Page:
Restoring Tourism Destinations in Crisis: A Strategic Marketing Approach

By David Beirman | Go to book overview

9
BRITAIN: FOOT-AND-MOUTH
DISEASE, 2001

Restoring confidence through information dissemination

CRISIS RANKING: DESTCON 3


BACKGROUND

Great Britain is one of the world's leading tourist destinations. In 2000, some 25.2 million people visited the United Kingdom from all over the world, spending a total of £12.5 billion or US$19 billion. 1 Britain is ranked fifth in the world for tourist earnings after the United States, Italy, France and Spain. Britain's proximity to Continental Europe makes it ideal for many long-haul travellers to combine a visit to Britain with travel to European countries.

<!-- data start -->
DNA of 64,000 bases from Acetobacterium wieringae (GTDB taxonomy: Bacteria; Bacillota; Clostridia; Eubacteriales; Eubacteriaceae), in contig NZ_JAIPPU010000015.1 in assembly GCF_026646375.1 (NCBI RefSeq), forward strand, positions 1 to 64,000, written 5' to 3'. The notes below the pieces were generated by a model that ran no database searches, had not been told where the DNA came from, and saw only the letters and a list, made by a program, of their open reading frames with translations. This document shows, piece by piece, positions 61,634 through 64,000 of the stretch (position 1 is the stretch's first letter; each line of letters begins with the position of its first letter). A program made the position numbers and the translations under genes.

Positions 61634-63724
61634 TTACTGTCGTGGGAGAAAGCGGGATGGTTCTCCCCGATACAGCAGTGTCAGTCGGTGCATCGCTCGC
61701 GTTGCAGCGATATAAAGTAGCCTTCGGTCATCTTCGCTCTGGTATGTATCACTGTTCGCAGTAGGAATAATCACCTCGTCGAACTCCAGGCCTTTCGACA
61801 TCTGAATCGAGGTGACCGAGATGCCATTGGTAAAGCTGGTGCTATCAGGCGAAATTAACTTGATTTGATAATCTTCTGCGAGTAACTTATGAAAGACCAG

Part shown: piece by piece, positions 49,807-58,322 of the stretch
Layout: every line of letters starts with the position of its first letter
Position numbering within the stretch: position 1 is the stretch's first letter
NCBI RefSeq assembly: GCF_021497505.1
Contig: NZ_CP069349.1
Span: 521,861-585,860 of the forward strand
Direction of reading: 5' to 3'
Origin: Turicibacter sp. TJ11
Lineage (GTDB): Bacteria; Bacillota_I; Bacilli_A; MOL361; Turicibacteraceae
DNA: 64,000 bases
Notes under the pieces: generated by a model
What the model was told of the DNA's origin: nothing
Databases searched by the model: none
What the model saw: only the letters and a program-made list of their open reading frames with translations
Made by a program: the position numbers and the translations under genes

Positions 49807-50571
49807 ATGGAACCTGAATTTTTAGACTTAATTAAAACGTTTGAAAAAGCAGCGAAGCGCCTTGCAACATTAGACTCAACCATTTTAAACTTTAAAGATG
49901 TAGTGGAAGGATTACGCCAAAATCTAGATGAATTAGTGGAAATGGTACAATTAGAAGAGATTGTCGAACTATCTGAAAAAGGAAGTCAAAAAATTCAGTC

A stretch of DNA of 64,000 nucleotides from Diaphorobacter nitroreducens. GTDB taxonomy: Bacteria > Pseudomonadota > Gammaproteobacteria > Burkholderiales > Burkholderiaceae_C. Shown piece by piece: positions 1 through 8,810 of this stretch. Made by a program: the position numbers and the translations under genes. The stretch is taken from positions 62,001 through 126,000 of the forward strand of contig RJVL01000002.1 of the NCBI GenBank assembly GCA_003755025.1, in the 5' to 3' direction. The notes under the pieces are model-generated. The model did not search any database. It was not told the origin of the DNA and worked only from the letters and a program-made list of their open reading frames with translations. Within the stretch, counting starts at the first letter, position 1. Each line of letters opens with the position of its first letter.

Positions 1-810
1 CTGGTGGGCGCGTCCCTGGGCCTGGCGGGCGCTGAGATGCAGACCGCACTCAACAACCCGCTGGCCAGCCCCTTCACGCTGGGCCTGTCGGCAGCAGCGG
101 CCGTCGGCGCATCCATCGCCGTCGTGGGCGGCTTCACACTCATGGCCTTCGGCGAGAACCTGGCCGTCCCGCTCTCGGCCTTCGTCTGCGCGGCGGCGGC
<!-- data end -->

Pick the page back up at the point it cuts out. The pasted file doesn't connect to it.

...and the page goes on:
The United Kingdom's rich cultural history is a major attraction: the Kings and Queens of Britain, representing 1000 years of monarchy; pomp and circumstance; Buckingham Palace; the Last Night of the Proms at the Royal Albert Hall; the land of Shakespeare and the enduring tradition of British theatre; pop music; fashion; fish and chips. The outstanding universities Oxford and Cambridge, the British Museum and the National Art Gallery represent a small selection of Britain's cultural icons. In the field of sport, Britain is home to the world football code of soccer as well as rugby, football and cricket. Tourists are attracted to British institutions ranging from the pub—social centre for working-class Britons—to the clubs and societies of the professional, academic and social elites. Whereas trappings of the British class system often give rise to domestic discord, they fascinate foreign visitors. The brief

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